“There are a lot of factors influencing the price of peanuts, but there is no over-coming the fact that we simply grew too many peanuts last year and our growers will probably pay for that production success with lower prices this year,” Cotton says.

“I feel confident there will be peanut contracts this year. However, these are likely to be for lower prices and restricted to lower tons than we’ve seen in recent years,” he adds.

South Carolina growers are more challenged by price than growers in neighboring peanut growing states.

For starters all the peanuts grown in South Carolina must be sold to shellers in Georgia, North Carolina or Virginia. The lack of shellers in the state remains a sore point for growers, but is one they can navigate, if supply and demand are in order and that’s not likely to be the case in 2013.

Recent peanut buys by the Chinese have raised optimism among peanut growers. In South Carolina optimism was high, evidenced by a huge grower turnout for the recent annual state Peanut Board meeting, held for the first time in Santee, S.C.

Speaking at the meeting, South Carolina Agriculture Commissioner Hugh Weathers commended the group for moving to a larger facility to accommodate an ever-increasing number of peanut growers in the state.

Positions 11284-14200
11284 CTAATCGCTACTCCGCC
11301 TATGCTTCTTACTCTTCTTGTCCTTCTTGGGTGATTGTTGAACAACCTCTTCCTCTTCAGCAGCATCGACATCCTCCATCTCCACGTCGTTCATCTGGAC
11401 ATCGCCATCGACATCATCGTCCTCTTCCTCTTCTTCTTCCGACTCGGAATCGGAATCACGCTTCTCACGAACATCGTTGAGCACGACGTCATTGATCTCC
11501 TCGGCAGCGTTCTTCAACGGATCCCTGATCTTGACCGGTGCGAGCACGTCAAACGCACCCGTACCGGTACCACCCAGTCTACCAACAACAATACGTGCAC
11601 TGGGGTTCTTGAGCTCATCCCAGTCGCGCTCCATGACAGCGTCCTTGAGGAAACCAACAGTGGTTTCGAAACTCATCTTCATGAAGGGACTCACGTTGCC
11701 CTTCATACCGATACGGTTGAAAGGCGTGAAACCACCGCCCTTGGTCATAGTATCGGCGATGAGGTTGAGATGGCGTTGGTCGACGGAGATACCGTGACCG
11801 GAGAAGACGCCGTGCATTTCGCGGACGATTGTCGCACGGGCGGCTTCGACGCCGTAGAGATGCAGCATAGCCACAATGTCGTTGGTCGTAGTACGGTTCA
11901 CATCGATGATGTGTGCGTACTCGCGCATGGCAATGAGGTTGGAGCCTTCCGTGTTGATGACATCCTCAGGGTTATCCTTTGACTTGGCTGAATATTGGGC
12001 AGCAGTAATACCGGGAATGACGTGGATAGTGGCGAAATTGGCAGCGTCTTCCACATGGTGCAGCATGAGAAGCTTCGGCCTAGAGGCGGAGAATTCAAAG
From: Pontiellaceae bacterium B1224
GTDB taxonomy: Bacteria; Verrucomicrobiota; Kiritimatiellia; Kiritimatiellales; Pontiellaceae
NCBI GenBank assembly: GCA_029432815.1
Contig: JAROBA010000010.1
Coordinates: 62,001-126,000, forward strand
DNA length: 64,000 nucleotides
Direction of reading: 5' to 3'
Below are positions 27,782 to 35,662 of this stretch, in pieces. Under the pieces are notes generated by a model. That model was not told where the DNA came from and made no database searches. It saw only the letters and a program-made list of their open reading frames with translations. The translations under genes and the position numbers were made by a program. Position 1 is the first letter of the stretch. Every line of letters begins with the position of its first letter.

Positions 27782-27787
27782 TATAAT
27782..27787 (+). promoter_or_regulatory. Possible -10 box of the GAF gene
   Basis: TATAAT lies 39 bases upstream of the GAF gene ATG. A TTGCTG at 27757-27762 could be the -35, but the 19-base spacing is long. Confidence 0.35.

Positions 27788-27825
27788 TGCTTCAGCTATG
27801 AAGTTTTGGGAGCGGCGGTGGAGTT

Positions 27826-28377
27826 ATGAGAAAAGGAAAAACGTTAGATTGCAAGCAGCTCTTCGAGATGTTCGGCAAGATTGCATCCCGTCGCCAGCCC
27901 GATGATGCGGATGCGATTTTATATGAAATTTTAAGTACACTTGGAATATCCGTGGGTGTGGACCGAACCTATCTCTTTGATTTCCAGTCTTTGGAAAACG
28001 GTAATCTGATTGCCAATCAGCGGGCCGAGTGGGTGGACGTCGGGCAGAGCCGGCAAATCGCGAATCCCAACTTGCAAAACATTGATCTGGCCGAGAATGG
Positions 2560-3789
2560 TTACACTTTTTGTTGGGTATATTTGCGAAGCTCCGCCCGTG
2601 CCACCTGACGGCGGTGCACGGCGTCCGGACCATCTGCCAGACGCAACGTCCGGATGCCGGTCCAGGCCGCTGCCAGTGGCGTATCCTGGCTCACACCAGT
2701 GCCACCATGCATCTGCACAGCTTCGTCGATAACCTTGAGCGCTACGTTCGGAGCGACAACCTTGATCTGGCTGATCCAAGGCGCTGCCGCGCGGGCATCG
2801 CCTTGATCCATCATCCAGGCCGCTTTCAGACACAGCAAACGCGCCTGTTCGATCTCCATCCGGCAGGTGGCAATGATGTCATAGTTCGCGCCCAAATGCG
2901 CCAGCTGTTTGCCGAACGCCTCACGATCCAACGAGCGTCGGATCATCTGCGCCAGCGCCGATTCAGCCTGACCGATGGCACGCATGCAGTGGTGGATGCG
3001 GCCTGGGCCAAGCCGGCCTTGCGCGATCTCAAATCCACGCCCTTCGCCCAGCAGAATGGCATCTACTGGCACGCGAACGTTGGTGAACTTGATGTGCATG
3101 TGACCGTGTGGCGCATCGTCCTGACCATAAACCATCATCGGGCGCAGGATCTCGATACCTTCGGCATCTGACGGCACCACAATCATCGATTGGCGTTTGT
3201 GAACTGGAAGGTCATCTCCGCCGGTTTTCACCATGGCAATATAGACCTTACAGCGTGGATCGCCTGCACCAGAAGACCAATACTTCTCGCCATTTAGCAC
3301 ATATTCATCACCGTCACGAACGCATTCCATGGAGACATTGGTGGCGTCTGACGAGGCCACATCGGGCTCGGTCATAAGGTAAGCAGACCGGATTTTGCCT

Weathers, who grows peanuts in partnership with his brother Landy and nephew Landrum Weathers, quipped, “I hope this place (Santee Convention Center) is big enough.”

Much of the South Carolina peanut crop is grown without the benefit of irrigation, which limits cropping options and helps to explain the dramatic growth in acreage over the past decade or so.

Typically, drops in peanut acreage in the Upper Southeast, including South Carolina, would mean more cotton acreage, but that’s not such a good option this year.

Switching from cotton-peanuts and corn to corn-wheat and soybeans simply isn’t an option for most South Carolina peanut growers.

Like peanuts, cotton acreage is projected to drop significantly in 2013. The recent 30th annual National Cotton Council planting intentions survey projects cotton acreage to fall in the Southeast by 18.5 percent from 2012 totals.

Growers listed corn, soybeans and ‘other crops’ as likely replacements for lost cotton acres.

Nationwide cotton acreage is expected to decline nearly 27 percent from 2012 totals.

Without irrigation on lighter, sandy soils that dominate the South Carolina peanut growing belt, corn is always a high risk crop. With corn prices down from historic high prices, the risk gets even bigger.

With irrigation, two ton per acre peanuts may still be better than 150 bushel per acre corn, if corn prices stay in the $5 per bushel range.